In words they are all for simplification. In fact, well in fact it would seem not. The case, in its emblematic way, concerns thousands of small businesses that had deluded themselves that they could save the notary’s money and the bureaucratic process of registering with the chamber of commerce. And that instead today they will have to “comply”.
The background is as follows: in 2015 the Renzi government had approved a decree law (Legislative Decree No. 3 of 24 January) which, among other things, allowed innovative start-ups to be established with a simple online registration. The subsequent implementing decree of the Mise (the Ministry of Economic Development) established that “the deed of incorporation and the statute, where separate, are drawn up exclusively by computer and bear the fingerprint of each of the subscribers”. Translated: to open a company that deals with “innovative products or services with high technological value and for which registration in the special section of start-ups is required” a digital signature would have been enough. Without going to the notary.
The sentence of the council of state which cancels the Mise decree
Well. Indeed, no. Because on March 29, the Council of State accepted the appeal presented by the National Council of Notaries – rejected in the first instance by the Lazio TAR – explaining that the contested decree (that of the Mise) “could only have a merely executive connotation”, and instead it had provided that the deed was drawn up in an “exclusively computerized” mode where the law of 2015 “provides for an alternative as regards the modalities of establishment” that could take place both by public and digital deed. Furthermore, a digital recording would not have allowed the necessary legality checks to be exercised. Everything to be redone therefore. The ruling of the Council of State, however, also recalling two disintegrating European directives, also made it clear that the incorporation of companies did not necessarily have to take place by public deed, as long as there was a preventive, administrative or judicial control (checks that with decrees implementation of the Mise were not guaranteed).
No simplification: even start-ups must go through notaries
The fact remains that with the ruling of the CDS the establishment of these companies was carried over to the notary. Also because in three months the government has not yet decided what to do. “The arm wrestling is on the restoration of the norm that notaries do not want to be put back on their feet” he explains to Today Gianmarco Carnovale president of Roma Startup. Which then argues thus: “The council of state has annulled an implementing decree, not the law of the state”. Reason for which, says Carnovale, it would be enough to rewrite the implementing decree, incorporating the indications of the judges. But is there really the will to do it? Maybe not. Or not so quickly.
A few days after the sentence, the Minister for Development Giancarlo Giorgetti met the representatives of the National Council of Notaries at the Mise. “At the center of the discussion – specified a ministerial note – the creation of the online platform for innovative startups srl”. Notaries have ensured simpler and “less expensive” procedures for new businesses, while the Northern League player Giorgetti spoke of a “positive and virtuous path that combines the necessary progress in de-bureaucracy with the safety of startup registration steps”. The notary for its part has made it known after the pronouncement of the Cds that it is not “absolutely contrary to the ‘innovative startup’ model” and that the public deed will allow to maintain “the reliability of the public registers and not allow criminal organizations to use indiscriminately new corporate models that are particularly attractive as they are significantly facilitated, but not adequately controlled and supervised “.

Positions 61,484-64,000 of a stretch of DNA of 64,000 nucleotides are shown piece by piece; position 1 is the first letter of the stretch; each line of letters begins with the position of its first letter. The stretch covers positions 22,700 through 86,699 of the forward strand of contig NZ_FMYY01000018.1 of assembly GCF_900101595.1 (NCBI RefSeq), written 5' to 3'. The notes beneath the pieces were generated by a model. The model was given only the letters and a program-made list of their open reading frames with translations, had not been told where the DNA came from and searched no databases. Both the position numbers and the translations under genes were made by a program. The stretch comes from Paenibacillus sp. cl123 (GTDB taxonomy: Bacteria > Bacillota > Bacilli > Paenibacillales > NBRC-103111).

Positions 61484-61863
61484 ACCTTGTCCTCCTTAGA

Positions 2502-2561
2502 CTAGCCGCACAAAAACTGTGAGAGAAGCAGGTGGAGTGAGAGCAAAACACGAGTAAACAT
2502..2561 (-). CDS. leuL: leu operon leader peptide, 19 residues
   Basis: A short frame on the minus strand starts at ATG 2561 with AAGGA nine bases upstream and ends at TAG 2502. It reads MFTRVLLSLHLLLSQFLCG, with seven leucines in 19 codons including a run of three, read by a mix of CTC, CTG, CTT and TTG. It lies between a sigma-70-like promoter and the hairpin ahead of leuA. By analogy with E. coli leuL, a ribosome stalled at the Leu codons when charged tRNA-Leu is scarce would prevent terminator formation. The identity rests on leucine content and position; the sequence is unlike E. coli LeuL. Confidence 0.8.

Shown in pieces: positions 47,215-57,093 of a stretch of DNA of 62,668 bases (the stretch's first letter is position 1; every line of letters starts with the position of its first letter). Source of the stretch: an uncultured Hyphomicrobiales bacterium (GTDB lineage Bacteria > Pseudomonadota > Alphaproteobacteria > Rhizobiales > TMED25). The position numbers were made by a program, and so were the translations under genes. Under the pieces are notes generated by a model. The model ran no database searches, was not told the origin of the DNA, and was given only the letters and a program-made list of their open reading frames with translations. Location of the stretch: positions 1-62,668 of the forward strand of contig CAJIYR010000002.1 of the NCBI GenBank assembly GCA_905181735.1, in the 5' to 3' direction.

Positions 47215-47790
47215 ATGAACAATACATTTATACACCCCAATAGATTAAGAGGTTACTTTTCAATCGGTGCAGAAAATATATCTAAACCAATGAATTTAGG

More than 3,500 companies risk having to “comply”
What is certain is that, contrary to the provisions of the 2015 law, today even companies that make innovation have to bear the extra costs to register in the business register. “And look – Carnovale argues – tariffs have started to rise again since the sentence”. And then, he argues, “it is a bit curious that the Ministry is discussing the matter with the notary and has not met any of the startup associations. Is a question between parties resolved, putting only one at the table?” And there is another aspect, not a secondary one, still to be clarified. What will happen to all those companies that have already registered taking advantage of the rule put on stand-by by the State Council? According to data from Unioncamere and Infocamere, the option was chosen by 3,579 start-ups. In 2020, 37% of those who started one of these activities decided to use the simplified procedure. What are these companies to do? Apparently the Mise could decide to send everyone back to the notary. With all due respect to simplification. And the portfolios of those directly involved. “At the moment – says the president of Roma Startup – nothing obliges them to sign a public deed, but what would happen if a third party, let’s say a creditor of these start-ups, decided to take them to court to challenge their constitutive legitimacy?”.
In short, a nice mess. To which, however, you could put a patch. “A new ministerial decree would have been enough to acknowledge the objections of the Council of State and say that the start-ups created are valid”. Why wasn’t it done? “If you go around the Italian parties and secretariats – argues Carnovale -, they all tell you that they are on the side of start-ups and young entrepreneurs, but then there is a sub-state that does not want to be simplified …”. The moral? We talk a lot about innovation and then, when we get to the point, we go back to the past. A nice paradox.